Problematic behavior in llamas
and misdirected territorial aggression

Misdirected territorial aggression

Territorial males typically direct their aggression toward other male llamas, but their impulse is not really confined to males of their own species. The impulse is actually to drive out anything that makes them uncomfortable. When this impulse is directed at dogs and coyotes and other predators, we generally think it's wonderful. But when llamas are uncomfortable with us and attempt to resolve their discomfort by driving humans out of their perceived territory, we understandably get upset.

Sometimes the discomfort of humans is learned, but more often, these llamas' territorial impulse is simply misdirected at humans and other beings who do not pose any actual threat. In a wild guanaco, this would generally go unnoticed; in a domestic llama, this trait is unacceptable for herd and caretaker safety.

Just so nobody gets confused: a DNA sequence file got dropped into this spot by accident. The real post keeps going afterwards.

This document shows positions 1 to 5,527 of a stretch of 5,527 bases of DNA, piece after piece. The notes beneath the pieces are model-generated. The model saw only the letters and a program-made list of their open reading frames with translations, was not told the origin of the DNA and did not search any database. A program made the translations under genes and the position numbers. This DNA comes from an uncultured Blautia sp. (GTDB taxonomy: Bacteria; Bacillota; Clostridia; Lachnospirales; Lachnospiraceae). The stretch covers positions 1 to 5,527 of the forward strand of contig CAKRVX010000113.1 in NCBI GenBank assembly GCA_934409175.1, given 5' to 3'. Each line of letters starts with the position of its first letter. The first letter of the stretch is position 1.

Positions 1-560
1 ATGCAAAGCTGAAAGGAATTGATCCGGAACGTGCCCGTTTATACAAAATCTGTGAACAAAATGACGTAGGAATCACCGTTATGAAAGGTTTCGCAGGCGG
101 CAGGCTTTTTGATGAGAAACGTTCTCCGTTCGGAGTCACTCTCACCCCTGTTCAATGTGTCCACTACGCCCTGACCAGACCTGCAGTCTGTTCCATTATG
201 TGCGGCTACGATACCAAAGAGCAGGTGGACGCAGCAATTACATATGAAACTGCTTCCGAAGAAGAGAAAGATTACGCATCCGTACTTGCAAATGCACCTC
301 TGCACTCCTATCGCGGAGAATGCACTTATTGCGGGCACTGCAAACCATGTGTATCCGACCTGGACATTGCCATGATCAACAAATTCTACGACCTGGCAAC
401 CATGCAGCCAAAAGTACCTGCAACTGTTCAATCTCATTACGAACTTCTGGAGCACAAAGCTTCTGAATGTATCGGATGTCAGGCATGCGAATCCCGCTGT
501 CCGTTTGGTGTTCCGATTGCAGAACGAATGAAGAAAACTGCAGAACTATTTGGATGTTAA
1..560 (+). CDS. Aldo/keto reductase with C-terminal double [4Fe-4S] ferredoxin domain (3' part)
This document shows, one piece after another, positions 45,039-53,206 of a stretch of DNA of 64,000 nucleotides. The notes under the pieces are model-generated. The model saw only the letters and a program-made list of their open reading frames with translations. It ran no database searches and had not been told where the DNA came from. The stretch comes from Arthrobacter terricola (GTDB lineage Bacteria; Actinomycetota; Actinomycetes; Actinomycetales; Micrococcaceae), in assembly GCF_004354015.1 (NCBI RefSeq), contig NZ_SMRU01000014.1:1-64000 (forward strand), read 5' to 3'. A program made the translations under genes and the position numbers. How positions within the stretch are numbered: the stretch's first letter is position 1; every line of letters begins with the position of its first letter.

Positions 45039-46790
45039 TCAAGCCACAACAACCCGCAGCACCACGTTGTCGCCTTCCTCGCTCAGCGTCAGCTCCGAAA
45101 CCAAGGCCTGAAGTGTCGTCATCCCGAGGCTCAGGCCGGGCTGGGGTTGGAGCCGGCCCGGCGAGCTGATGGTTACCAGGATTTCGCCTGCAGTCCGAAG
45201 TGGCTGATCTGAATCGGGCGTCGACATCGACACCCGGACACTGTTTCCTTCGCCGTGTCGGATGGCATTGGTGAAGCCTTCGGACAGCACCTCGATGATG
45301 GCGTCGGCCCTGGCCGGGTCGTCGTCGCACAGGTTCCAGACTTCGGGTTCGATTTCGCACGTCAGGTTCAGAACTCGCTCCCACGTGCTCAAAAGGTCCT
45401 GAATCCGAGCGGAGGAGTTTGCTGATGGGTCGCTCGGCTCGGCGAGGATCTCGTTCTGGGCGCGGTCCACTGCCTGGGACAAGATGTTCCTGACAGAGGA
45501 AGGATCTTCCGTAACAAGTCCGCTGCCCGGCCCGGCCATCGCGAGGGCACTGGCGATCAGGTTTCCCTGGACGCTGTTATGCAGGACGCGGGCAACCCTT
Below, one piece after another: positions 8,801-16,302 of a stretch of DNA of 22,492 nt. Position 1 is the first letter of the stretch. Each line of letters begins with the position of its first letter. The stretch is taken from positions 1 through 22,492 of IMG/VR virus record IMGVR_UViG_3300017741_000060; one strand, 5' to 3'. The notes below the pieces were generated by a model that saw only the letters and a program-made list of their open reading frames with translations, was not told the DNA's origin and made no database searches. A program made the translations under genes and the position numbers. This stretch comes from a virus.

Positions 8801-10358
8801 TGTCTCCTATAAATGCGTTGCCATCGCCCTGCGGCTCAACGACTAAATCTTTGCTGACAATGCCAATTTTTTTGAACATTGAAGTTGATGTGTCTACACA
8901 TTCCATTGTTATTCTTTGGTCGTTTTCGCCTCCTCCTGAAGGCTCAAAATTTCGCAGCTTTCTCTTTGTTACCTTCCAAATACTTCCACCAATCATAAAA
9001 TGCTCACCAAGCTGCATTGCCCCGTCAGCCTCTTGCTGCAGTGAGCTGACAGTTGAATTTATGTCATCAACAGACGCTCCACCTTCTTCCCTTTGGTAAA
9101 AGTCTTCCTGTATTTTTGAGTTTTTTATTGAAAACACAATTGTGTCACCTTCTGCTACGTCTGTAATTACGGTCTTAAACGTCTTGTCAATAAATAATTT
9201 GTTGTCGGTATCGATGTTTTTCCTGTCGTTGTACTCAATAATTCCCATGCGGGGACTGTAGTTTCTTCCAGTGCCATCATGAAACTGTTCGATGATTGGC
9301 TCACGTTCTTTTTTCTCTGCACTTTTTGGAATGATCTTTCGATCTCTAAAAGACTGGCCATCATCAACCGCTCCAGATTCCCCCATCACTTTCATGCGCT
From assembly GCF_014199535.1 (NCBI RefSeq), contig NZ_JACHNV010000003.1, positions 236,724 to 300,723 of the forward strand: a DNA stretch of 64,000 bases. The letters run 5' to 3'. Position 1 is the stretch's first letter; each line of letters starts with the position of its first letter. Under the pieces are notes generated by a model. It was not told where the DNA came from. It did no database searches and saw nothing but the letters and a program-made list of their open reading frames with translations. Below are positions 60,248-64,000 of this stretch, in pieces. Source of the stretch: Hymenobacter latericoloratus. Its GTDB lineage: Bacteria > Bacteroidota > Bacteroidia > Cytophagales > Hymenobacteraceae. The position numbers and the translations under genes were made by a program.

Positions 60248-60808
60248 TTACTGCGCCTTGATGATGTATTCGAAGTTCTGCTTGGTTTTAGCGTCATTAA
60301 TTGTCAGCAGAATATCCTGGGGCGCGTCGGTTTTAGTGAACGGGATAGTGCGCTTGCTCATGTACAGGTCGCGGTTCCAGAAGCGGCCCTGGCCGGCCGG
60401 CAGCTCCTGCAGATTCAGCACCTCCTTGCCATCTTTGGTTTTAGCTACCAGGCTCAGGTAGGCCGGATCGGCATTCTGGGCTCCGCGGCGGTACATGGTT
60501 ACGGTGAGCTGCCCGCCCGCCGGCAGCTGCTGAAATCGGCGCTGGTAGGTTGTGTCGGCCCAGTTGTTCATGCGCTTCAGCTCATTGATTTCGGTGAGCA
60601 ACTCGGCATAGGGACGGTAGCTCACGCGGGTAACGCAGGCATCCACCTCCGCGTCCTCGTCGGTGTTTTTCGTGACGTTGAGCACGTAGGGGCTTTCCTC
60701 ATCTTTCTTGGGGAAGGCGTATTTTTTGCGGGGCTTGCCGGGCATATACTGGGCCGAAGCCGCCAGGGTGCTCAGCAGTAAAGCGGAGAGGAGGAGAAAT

Why do these llamas' instincts get out of hand? There appears to be several causes. In some llamas, excessive testosterone (or too-abundant or too-sensitive testosterone receptors) clouds judgement and makes the llama attack anything and everything. Humans just happen to be included in "everything." In others, a heightened fear response combined with a tendency to respond to fear with aggression translates to aggression toward anything that makes the llama nervous. In some cases, humans are included in "anything that makes the llama nervous."

Is misdirected or heightened territorial aggression a mishandling problem? Yes and no. Yes, inappropriate and inept handling (and poor management choices) can definitely exacerbate these llamas' behavior. But the inherited abnormality — the abnormal aggressive and territorial tendencies — must first be present for that aggression to be directed at anything, let alone misdirected at human caretakers!

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